Part two of my crystal ball into the video game world will look into video game publishers and what they will do to ensure they’ll live to fight another year.


12 responses to “Will the Recession Kill Video Games?

  1. Great post, pal. And I totally agree! Analysts like to spout doom and gloom about the games industry to keep those hits coming to their crappy analyst sites; but considering the industry as a whole has grown immensely in the past few years alone, I don’t think we have anything to worry about!

  2. While I wouldn’t say the video game is being hit hard and in danger of what happened back in the 80’s, they are not recession proof and all of the layoffs at pretty much every major company is proof. Video game publishers, developers, and media are all getting hit pretty hard because of the recession, and because of that we’re not going to see quite as much original IP this year. That’s not to say that we won’t get quality games, but we simply won’t see the amount of quality games as last year. If a comapany like GM is on the brink of filing chapter 11, then anything is possible.

    The hate for Nintendo in this post is scathing! While I get you don’t enjoy the games coming out on the Wii, it’s no reason to show much hate from an analytical or editorial standpoint. Nintendo has drifted away from the hardcore gamer and that is a shame. However, Nintendo is the only one out of the major three that didn’t take a loss or have to make any major staff layoffs like MS and Sony. It’s probably because of all the games more geared towards a casual audience that some publishers and developers were even able to take a little more risk with hardcore titles on other systems. Think on that, they saved the industry back in the 80’s just to be a major contributor to keeping it afloat now.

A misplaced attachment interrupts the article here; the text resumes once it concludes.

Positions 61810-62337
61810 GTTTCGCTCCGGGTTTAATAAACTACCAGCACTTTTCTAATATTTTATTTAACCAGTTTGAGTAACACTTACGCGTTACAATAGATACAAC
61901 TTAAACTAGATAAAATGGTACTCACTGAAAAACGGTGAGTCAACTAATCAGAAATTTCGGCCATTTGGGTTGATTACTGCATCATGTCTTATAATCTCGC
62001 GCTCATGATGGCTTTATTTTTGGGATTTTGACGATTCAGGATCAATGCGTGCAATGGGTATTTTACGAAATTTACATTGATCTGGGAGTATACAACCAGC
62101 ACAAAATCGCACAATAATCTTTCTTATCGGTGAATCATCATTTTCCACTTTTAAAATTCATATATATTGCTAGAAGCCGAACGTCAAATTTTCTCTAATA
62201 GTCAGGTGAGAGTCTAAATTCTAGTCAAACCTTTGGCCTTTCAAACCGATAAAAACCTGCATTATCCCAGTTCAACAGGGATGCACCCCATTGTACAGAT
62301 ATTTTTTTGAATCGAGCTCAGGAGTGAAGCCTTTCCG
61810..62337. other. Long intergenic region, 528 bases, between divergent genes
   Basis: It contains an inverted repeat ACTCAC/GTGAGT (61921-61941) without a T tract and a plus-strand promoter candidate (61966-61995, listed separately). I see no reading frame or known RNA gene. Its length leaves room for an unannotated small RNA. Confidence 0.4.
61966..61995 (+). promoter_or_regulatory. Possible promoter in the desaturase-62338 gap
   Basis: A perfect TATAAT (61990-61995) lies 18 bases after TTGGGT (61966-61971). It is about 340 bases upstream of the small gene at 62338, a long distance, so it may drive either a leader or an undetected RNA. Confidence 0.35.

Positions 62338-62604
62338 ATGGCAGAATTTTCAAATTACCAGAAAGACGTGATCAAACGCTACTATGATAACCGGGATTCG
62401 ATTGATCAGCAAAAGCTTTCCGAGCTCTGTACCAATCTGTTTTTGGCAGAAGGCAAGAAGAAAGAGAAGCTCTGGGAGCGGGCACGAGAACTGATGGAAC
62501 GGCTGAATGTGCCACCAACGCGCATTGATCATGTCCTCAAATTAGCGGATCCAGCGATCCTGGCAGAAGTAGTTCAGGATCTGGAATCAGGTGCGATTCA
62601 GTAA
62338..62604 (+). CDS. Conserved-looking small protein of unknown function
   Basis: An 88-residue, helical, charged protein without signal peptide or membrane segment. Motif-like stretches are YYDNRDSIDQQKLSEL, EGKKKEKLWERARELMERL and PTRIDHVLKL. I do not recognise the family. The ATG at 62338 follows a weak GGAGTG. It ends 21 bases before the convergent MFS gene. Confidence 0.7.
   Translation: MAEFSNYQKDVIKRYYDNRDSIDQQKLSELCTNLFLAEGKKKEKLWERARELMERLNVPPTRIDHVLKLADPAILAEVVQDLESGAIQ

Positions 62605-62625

3. I wouldn’t necessarily say that video games have nothing to worry about, but as we are already into March without seeing a considerable, if any, slip in sales there’s not too terribly much to sweat over…right now anyway. You never know. But as long as people keep buying them, things’ll pick up.

    • Even during the great depression people still spent what little money they had to be entertained. In this day and age video games are becoming the entertainment medium of choice and definitely the most cost effective. The economic landscape might get worse before it gets better but video games will survive.

      • Here here, I could dig for some studies… but there’s evidence that entertainment dollars are one of the last things to be cut out of a budget completely. Too bad it’s 2am and I can’t think straight.

  4. Speaking of Midway. I want Mortal Kombat back. Not trash DC vs Mk with limited selection. That was just dumb. Who do you think will buy the name? Id assume EA cause EA buys everything that moves. Or Activision.

    • There’s rumors that even Capcom was thinking about it for awhile. Odds are though it’ll be one of those two major publishers, but if I had to pick one I’d say Activision. They don’t have a fighting franchise and they’re sitting on a few billion dollars with no debt. They’ve even said they’re shopping around for new studios and such.

      • Meh, Capcom. They have Street fighter. And IV just sucked really. But thats just me. Activison would most likely be the best bet but we will see.

  5. Part 2 of Will the Recession Kill Video Games will address this very question.

  6. Pingback: Will the Recession Kill Video Games Part 2 « Pixels and Grids